Brain Injuries Florida

Each year in America, one million people are seen by medical doctors due to head injuries. Of that number, 50,000 to 100,000 have prolonged problems that will affect their ability to work and/or affect their daily lives. A huge majority of these people suffered from a brain injury due to motor vehicle accident. You do not have to be traveling at a high rate of speed to get a head injury. Nor do you have to hit your head on an object to injure the brain. Even at moderate rates of speed, traumatic brain injuries can and do occur.

Among other injuries, the brain may sustain bruising (bleeding), tearing, and /or swelling due to a motor vehicle accident.

If a person is driving a car at 45 miles per hour and is struck head-on by another car traveling at the same rate of speed, the person’s brain goes from 45 miles per hour to zero in an instant. The soft tissue of the brain is propelled against the very hard bone of the skull. The brain tissue is “squished” against the skull and blood vessels may tear. When blood vessels tear, they release blood into areas of the brain in an uncontrolled way. For example, one might imagine a dam that breaks, causing water to flood the streets of a town.

Why do medical experts seem so concerned about bleeding in the brain? A major problem is that there is no room for this extra blood. The skull, being hard and brittle, does not expand. So the blood begins to press on softer things–like brain tissue. Brain tissue is very delicate and will stop working properly or may even die off. With large amounts of bleeding in the brain, the pressure will make critical areas of the brain stop working. Areas that control breathing or heart rate could be affected, and a life or death situation could develop within hours of the accident.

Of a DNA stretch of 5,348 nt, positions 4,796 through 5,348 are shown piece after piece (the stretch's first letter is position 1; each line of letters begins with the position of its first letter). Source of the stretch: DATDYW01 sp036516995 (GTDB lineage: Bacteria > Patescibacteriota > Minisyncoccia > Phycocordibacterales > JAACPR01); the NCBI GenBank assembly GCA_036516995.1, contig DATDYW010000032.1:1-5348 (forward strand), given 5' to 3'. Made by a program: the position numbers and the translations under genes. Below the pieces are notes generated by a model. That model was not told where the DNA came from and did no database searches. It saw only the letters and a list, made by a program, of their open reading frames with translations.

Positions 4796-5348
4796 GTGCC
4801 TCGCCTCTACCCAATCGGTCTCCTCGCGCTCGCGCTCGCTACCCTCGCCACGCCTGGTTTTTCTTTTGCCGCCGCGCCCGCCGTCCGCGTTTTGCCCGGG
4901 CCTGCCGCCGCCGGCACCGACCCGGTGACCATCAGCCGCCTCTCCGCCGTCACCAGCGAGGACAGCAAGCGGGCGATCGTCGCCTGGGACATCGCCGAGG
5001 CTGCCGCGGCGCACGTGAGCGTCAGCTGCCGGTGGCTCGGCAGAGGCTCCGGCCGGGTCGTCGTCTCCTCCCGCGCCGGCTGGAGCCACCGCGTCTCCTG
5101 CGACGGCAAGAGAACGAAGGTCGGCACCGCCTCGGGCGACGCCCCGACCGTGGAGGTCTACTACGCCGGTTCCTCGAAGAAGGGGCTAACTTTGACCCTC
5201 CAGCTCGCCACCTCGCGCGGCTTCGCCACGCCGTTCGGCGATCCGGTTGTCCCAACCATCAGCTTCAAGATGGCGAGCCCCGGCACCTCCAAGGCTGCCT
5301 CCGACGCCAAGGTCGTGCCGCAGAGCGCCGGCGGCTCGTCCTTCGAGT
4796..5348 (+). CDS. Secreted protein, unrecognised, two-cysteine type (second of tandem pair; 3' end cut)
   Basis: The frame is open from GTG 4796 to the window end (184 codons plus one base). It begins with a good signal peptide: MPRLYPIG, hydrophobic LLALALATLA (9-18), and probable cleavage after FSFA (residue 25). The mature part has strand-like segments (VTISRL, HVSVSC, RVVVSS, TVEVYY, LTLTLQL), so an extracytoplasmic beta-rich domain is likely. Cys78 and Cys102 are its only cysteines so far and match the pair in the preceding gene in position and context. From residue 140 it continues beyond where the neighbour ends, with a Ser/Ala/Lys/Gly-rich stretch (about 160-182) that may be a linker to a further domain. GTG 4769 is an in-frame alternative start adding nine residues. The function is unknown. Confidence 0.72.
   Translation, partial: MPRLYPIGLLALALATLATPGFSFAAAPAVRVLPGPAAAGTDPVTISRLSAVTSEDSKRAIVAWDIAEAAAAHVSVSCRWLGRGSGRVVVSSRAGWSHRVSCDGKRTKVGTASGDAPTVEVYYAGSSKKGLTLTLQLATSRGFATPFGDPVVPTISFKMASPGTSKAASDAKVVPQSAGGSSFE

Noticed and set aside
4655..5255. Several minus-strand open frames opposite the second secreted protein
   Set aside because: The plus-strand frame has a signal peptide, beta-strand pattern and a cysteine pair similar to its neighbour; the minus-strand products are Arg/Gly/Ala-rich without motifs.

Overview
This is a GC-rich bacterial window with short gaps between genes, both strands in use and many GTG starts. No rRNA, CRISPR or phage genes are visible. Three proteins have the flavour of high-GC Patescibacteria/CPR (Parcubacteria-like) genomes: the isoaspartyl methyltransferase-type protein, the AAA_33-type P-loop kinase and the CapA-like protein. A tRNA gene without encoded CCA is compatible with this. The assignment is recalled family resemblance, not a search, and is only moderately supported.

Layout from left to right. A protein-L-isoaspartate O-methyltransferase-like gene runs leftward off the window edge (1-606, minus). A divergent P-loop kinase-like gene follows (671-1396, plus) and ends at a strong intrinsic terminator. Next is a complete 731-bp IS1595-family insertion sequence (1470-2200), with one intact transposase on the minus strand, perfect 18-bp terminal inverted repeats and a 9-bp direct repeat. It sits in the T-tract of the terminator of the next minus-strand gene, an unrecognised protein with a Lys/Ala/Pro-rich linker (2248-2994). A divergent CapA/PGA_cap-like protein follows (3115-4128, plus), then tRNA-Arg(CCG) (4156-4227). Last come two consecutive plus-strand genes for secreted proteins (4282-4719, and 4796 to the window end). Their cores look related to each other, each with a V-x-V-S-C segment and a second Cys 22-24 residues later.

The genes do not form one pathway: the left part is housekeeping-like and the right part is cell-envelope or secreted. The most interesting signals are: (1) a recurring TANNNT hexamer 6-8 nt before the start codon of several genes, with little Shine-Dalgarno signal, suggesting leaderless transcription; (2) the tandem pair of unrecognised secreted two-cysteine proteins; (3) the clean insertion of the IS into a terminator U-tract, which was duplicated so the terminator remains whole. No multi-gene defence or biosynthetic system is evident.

In the case of the car accident, the brain is thrown forward, then bounced backward (remember those car commercials where the crash dummy flies forward, then comes flying backward). In this forward/backward motion, the brain can be torn. The brain can also be torn by the effects of “energy”. Tearing in the brain is very serious. Tearing in the brain “cuts” the wires that make the brain work.

When the body realizes that it has been injured, it sends agents to heal the injured area. The problem with the brain is that there is no extra room for these agents and the pressure begins to build up. This pressure pushes down on the brain and damages structures in the brain. If there is too much pressure, this can stop important structures that control breathing or the heart rate. Sometimes, doctors will install a “relief valve” (intra-cranial pressure monitor or ICP) to let off the excess pressure.

When an individual suffers from a brain injury, huge medical expenses may be incurred. The injured individual ability to earn a living may be severely diminished. Most likely, the injured individual will continue to expend large amounts of money in the future for medical care and treatment.

The burden is rarely only upon the injured. The family may now have to care for their loved one in ways that they never contemplated. The family of the injured individual may need to employ full time, around the clock assisted care. The injured person may need to reside in an assisted care facility.

When an individual is injured due to another’s negligent or otherwise improper conduct, that person may be entitled to receive compensation for past and future medical expenses, loss of physical capacity, pain, suffering, mental anguish, lost wages, and loss of future earning capacity, among others.

The injured individual’s family may have lack of consortium claims. These claims involve lack of comfort and society which were once provided by the injured family member.

Punitive damages may also be available to punish defendants in those cases involving particularly egregious conduct, which demonstrates a reckless or wanton disregard for the safety of the public and / or the individual.

The attorney’s at Tracy Sharpe P.A have extensive, successful, experience with cases involving brain injuries.